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In this episode of the Knowledge Graph Conference takeover week, special guest host Ellie Young (Link) interviewed Veronika Haderlein-Høgberg, PhD. Veronika was employed at Fraunhofer-Gesellschaft at the time of recording but was representing only her own view and experiences. She was invited for her special mix of both data mesh and knowledge graph know-how.
At Fraunhofer-Gesellschaft, Veronika’s employer up until recently, she and team were currently implementing a knowledge graph to help with decision support for the organization. And previously, Veronika worked on a data mesh-like implementation as part of the Norwegian public sector at the Norwegian tax authority before the data mesh concept was really congealed into a singular form by Zhamak.
Veronika and Ellie wrapped the conversation with a few key insights: to share data, groups need to agree on common standards to represent it, and they also need to be able to share information with each other about that data into the future. To develop these initial data standards, and to build the relationships to coordinate around that data long term, different departments in the enterprise have to converse with each other. Building conversations across departments requires also building trust, and for this curiosity is a crucial ingredient, both on the individual level, but also at the domain and organizational levels. If people don’t feel comfortable asking questions, they can’t understand each other’s perspectives well enough to contribute to that shared context.
What does this look like in practice? Different departments coming to discuss the difference definitions they have of different terms, and finding out what data they need from each other, therefore, what data they must collect and protocols they must develop. And, computer scientists discussing data with business people—understanding both what business requirements are, and conveying the needs of data systems in order to provide organized, quality data.
Veronika’s recent organization, Fraunhofer, is using a knowledge graph as they need to make their investment decisions much more data driven. They need to do analysis across many different sources – they have some slight control over internal data sources but essentially none over external sources. They are repeatedly doing harmonization across these sources, often the same harmonizations. Veronika believes they shouldn’t have to do the harmonization manually, so they needed a translation layer – the knowledge graph.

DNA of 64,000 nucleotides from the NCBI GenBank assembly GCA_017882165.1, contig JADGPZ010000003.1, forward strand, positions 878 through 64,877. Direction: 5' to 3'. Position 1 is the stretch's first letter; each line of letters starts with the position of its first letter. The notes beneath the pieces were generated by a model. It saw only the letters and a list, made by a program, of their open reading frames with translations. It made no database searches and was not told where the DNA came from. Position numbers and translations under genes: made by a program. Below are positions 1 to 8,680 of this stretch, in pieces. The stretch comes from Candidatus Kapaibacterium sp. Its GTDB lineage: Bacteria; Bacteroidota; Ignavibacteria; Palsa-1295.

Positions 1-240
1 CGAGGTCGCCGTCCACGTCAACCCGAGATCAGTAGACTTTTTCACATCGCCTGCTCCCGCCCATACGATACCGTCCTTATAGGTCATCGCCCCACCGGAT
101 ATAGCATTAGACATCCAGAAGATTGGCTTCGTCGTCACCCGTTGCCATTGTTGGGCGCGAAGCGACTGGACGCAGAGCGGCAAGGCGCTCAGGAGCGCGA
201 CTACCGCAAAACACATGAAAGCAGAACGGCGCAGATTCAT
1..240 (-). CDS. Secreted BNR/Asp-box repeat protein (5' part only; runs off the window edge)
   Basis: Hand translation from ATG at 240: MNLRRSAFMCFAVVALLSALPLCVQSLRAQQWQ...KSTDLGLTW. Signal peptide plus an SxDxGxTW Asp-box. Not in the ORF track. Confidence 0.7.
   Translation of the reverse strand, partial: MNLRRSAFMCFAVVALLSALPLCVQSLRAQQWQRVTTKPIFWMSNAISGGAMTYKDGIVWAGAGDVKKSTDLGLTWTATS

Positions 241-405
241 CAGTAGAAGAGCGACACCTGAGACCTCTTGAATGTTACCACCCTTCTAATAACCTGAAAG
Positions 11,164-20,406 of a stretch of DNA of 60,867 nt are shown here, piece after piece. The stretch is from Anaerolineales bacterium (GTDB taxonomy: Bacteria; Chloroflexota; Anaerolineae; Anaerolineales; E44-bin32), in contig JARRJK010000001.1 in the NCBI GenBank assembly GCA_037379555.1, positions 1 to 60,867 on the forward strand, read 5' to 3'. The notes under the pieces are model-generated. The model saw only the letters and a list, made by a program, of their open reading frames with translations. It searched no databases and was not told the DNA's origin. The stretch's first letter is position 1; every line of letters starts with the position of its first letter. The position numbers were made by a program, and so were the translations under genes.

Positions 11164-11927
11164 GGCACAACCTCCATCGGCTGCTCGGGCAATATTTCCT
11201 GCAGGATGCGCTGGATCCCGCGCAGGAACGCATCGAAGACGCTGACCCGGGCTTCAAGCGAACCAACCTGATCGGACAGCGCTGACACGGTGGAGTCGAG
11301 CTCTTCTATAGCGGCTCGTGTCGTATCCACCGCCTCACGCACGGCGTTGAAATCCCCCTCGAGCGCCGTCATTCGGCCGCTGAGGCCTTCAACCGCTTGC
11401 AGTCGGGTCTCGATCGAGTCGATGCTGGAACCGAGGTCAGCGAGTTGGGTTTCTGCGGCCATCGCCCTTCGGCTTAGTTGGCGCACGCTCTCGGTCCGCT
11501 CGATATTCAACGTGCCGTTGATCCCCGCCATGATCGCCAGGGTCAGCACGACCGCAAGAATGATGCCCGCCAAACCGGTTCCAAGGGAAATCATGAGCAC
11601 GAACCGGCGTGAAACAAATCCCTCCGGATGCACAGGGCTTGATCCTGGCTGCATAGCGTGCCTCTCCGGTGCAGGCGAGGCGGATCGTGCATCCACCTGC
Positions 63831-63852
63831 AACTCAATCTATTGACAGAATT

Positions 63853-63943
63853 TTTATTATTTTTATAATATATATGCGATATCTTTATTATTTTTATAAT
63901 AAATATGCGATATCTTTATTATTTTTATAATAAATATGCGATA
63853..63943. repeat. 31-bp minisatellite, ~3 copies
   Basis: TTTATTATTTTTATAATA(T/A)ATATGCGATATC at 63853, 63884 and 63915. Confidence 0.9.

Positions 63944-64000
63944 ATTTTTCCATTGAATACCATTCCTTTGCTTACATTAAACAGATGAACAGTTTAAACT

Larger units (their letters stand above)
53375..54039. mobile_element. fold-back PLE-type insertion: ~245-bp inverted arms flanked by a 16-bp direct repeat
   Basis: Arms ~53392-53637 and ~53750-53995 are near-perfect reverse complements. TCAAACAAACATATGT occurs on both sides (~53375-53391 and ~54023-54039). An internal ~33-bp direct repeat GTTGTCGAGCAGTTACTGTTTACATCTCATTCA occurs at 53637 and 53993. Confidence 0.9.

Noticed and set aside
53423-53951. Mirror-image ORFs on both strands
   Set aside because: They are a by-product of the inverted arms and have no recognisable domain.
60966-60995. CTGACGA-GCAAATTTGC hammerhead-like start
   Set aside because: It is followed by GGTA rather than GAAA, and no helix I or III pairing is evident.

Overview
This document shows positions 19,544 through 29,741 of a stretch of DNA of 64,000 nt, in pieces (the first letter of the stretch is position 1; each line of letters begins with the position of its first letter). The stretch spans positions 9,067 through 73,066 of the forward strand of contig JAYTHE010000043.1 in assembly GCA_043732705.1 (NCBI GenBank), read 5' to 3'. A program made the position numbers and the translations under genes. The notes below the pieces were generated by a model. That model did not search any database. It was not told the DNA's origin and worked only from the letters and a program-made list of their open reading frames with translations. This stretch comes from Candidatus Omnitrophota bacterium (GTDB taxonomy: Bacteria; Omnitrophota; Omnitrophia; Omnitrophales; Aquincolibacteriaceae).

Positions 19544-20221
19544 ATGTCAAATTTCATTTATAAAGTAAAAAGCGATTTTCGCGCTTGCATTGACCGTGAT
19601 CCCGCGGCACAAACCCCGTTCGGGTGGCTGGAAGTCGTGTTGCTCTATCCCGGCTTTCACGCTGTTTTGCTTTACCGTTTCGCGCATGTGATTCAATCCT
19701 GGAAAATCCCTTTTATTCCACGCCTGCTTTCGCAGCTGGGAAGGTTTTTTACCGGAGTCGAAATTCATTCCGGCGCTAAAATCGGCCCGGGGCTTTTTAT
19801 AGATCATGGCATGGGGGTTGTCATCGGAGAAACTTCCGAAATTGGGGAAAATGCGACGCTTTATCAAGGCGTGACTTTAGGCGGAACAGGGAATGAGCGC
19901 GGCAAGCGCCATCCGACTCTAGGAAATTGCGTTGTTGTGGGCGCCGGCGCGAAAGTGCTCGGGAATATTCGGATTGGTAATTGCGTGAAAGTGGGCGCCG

To build out their knowledge graph, they need business experts to work with the ontology experts – however, it is a struggle for time and attention from the business experts and they need to learn the importance and how to do ontologies. This is when Ellie mentioned that by centralizing the integration, it might cost a lot of effort up front, but it’s necessary if you only want to do the harmonization work once.
For Veronika, thinking in the data as a product mindset and having data owners is crucial to getting a knowledge graph implementation right. She said a knowledge graph is a different way of expressing and sharing your knowledge, it’s just in a way that computers can also understand it – not just humans. That framing helps people to understand why knowledge graphs are useful and important.
Data mesh implementation background and insights:
At the tax authority, Veronika’s team of information architects were working to translate tax law into data models. They discovered the need of a common methodology to create the models – they chose UML – and then other authorities needed to use the data so the team began working to create data standards for efficient data sharing. The Norwegian data mesh implementation has even extended into a public/private partnership. Veronika also mentioned that Denmark now has standards for how bills are written so the legal aspects can be translated into data.
Per Veronika, their data mesh journey started from pains – they really struggled to consume data from other entities as well as internally. They started by making it easy to consume data from those other entities without creating a large burden on those producers. They learned about good – and bad – practices on sharing data and which tools were best to use for data modeling. All the decisions were in small partnerships.